• When the song should build and when it should decrescendo.
  • How the song will end.

As you can see, many of these steps happen during the songwriting stage while many of them happen when you’re in the arrangement stage. On top of that, much of the arrangement will change during the recording process.

Recording

This is when you take that dope song and its solid arrangement and bring it to life. This is when you put mic to voice, cable in guitar, and virtual instruments into the song.

Even though some songwriting adjustments may happen during this stage, recording is more like the “creative assembly” of a song. You can record the music live, then go back and redo certain parts that need to be tighter or performed better.

Recording is where you build the song.

Editing

Editing and recording overlap a lot. Right after you record, you’re often editing the tracks just enough so you can continue recording.

For example, a vocalist may want a bit of reverb, delay, and/or chorus on their voice while they’re recording. Or the drummer may lay down a beat as a scratch track for the rest of the band and you may have to shift a couple of hits to make it perfectly on rhythm. This saves time and makes the recording session more efficient.

After recording has wrapped, you’ll enter the editing stage full-throttle. This is when you’ll pick the best takes of all the instruments and splice them together. You’ll shift track items around until everything is on time, you’ll adjust pitches that are off, and add crossfades.

Editing audio nowadays is easier and more versatile than ever. Take advantage of the tools available.

Mixing

This is where many Audio Producers have their fun. This is the stage where you take a dry track and make it sound vibrant and professional.

Mixing is when you make all the instruments sound good together using things like EQ, compression, reverb, delay, and a bunch of other audio plugins.

A good mix allows the listener to hear all the instruments clearly. If the listener wants to focus in on one instrument, they should be able to pick it out. But if they want to just sit back and enjoy the track as a whole, they should be able to do that too.

The final mix should sound drastically different (and better) than the unmixed recording. It’s basically a polish for the already great songwriting, arranging, recording, and editing.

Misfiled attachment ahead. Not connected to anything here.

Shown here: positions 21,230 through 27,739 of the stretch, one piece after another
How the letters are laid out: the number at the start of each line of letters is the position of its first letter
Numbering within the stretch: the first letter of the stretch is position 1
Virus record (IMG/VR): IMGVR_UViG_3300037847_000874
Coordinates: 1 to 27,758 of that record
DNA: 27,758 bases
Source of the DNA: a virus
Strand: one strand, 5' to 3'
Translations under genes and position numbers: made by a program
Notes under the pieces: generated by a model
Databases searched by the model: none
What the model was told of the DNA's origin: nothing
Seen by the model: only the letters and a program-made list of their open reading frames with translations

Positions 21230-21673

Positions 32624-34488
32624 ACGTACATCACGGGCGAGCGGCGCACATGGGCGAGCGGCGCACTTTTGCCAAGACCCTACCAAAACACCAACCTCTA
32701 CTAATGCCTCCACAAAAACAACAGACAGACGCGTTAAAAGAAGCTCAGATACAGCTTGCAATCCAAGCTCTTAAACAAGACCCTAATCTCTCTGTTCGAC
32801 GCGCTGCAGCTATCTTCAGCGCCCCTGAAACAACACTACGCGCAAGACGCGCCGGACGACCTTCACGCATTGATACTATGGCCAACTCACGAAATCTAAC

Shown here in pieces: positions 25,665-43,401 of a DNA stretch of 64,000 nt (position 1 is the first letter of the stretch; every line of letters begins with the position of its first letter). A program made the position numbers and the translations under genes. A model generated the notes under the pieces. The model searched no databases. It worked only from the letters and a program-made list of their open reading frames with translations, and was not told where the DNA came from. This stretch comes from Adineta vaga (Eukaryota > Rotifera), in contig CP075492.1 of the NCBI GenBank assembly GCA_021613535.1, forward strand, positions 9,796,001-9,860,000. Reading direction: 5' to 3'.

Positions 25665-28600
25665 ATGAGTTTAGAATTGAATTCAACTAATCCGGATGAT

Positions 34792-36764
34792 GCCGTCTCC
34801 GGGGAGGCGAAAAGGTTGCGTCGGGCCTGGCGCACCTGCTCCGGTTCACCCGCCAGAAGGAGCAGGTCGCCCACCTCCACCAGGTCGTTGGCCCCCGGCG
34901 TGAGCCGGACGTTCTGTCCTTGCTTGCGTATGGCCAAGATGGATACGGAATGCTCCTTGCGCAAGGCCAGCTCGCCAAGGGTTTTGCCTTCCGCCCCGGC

Mastering

And finally, the dark magic mystery called mastering. Well, to most of us it’s a mystery, but to Mastering Engineers, it’s second nature.

Mastering is your final chance to shine up a song. It does a few things:

  • Makes the song louder to meet industry standards.
  • Helps all the songs on an album sound coherent with each other.
  • Ensures the instruments keep their original recorded and mixed sounds.
  • Points out any issues with the mix.

Many bedroom Producers can’t afford to hire a Mastering Engineer, even though a trained human can get a better and more accurate master. But there are alternative options, such as automated mastering services like LANDR or eMastered, or a relatively affordable mastering software like iZotope 8.

Slide Do You *Really Have What it Takes? Do You *Really
Have What it Takes?
Let's See Let's See

How Can I Teach Myself Audio Engineering?

Glad you asked. Here are the top 5 places you can teach yourself audio engineering and production skills (in no particular order):

1. A certified music production school: Check out our list of the best ones.

2. Udemy: a way to learn at your own pace for an affordable price.

3. Berklee Online: Berklee is one of the most trusted names in the music education world, and you can learn with or without earning college credit.

4. Masterclass: this young but bold online library of courses offers lessons from some of the best in the music industry, including Herbie Hancock, Hans Zimmer, Deadmau5, and Christina Aguilera. And the classes are surprisingly affordable (Timbaland’s course on producing and beat making is just $90).

5. YouTube: this one may surprise you, but there’s plenty of good learning content on YouTube, including Recording Revolution, Musician On A Mission, Produce Like A Pro, and wickiemedia. Plus, it’s all free!

13 Production Tips To Get You Started

Okay, maybe you’re not ready to go full-throttle down the education highway. In that case, here are 13 tips to get you started today:

1. Stay persistent

No one was born amazing at what they do — the biggest Music Producers today had to earn it with hard work and an openness to learn.

2. Go with your gut